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Three basic aspects of ministry (service)

Posted by on Jul 16, 2013 in service | Comments Off on Three basic aspects of ministry (service)

In my introductory post “What is ministry?“, I said that I was planning to examining the basic nature of ministry (service). Remember that in the New Testament, the terms “ministry” and “service” are both translations of the same Greek term: διακονία (diakonia).

But, for some reason, New Testament translators often alternate between translating διακονία (diakonia) as either “service” or “ministry.”

Before we begin to look at any possible difference the NT usages, we should first begin with the basic aspects of service. From my perspective, there are three basic aspects of service:

1) Service is provided by an individual or group.

2) Service is received by an individual or group.

3) Service is a need recognized (as a need) by the receiving individual or group.

There are a few issues related to these three basic aspects of service. For example, service is costly (in some way) to the individual or group providing the service. The cost could be in resources, time, energy, etc., but it is some kind of cost.

On the other hand, regardless of the cost involved, if the service does not provide a need that is recognized as a need by those receiving it, then it is not actually a service. The one(s) receiving the service bear the responsibility of recognizing the act as a service. The one(s) providing the service cannot make that determination.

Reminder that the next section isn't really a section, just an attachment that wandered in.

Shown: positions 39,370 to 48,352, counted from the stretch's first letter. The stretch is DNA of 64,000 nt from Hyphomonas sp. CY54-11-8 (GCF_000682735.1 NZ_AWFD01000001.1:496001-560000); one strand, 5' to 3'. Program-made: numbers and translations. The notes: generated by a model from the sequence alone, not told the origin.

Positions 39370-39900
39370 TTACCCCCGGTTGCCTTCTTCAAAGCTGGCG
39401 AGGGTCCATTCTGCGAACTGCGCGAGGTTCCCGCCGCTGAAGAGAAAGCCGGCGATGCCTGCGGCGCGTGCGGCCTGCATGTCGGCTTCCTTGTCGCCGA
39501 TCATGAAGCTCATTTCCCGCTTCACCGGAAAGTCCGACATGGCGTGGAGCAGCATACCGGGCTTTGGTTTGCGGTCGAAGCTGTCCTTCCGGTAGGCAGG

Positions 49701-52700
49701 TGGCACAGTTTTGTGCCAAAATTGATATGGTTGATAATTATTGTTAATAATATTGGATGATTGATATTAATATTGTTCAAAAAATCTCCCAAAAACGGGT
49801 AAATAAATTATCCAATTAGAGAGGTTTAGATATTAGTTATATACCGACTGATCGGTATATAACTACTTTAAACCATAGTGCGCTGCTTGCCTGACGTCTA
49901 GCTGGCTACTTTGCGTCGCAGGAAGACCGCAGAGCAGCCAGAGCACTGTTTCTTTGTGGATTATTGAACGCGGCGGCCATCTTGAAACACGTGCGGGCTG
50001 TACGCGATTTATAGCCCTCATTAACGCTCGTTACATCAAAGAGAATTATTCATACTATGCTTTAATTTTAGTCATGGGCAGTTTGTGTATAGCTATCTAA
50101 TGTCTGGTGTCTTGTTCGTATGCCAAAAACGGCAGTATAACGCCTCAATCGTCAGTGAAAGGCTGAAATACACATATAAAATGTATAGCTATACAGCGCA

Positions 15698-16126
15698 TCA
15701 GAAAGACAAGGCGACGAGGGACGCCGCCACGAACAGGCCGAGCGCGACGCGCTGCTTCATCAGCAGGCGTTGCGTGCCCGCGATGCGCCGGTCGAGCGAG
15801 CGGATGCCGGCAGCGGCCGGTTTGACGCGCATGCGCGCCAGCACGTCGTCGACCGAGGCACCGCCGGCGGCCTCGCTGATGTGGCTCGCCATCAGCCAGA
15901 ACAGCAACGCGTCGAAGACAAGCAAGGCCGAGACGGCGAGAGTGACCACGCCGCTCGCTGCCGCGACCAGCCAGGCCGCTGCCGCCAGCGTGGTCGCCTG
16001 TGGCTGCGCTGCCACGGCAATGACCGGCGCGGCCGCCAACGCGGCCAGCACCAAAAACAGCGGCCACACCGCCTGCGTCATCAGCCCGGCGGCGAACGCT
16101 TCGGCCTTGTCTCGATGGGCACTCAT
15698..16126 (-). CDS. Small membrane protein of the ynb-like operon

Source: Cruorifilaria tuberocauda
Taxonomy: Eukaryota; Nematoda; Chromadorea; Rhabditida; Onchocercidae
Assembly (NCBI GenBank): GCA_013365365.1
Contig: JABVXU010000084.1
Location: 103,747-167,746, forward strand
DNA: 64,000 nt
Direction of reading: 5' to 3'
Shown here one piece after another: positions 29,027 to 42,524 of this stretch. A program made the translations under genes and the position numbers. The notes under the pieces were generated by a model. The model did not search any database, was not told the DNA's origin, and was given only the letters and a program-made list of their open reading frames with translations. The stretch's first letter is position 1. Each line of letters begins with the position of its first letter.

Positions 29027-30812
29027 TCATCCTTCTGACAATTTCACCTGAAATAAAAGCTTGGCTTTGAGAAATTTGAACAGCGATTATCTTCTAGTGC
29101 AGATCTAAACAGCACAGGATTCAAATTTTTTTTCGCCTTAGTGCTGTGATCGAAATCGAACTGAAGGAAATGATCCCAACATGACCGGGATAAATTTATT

Here’s an example. Suppose someone needs food and water, but does not need clothing or shelter. Someone providing food or water has provided a service. But, someone providing clothing or shelter has not provided a service. Of course, providing a service does not mean that the entire need has been met (which is usually impossible), but it does mean that some actual need has been met.

Remember, the need provided through service may not be something physical such as food, water, clothing, or shelter, although it can be. Service could also include providing emotional support, advice, training, etc. Service could also refer to simply listening to someone else. But, even in those cases, the person(s) receiving the service are actually in need of that service, and they recognize that need.

Now, when we talk about “ministry,” we’re usually talking about a specific kind of service, but it is still a kind of service. (Remember, the same term was used by New Testament authors.) So, while “ministry” may refer to something more than basic service, it cannot refer to something less.

In the next post, I’ll begin to look at some of the differences (or additions, rather) to this basic kind of services for those of us who are in Christ and who are serving people in his name.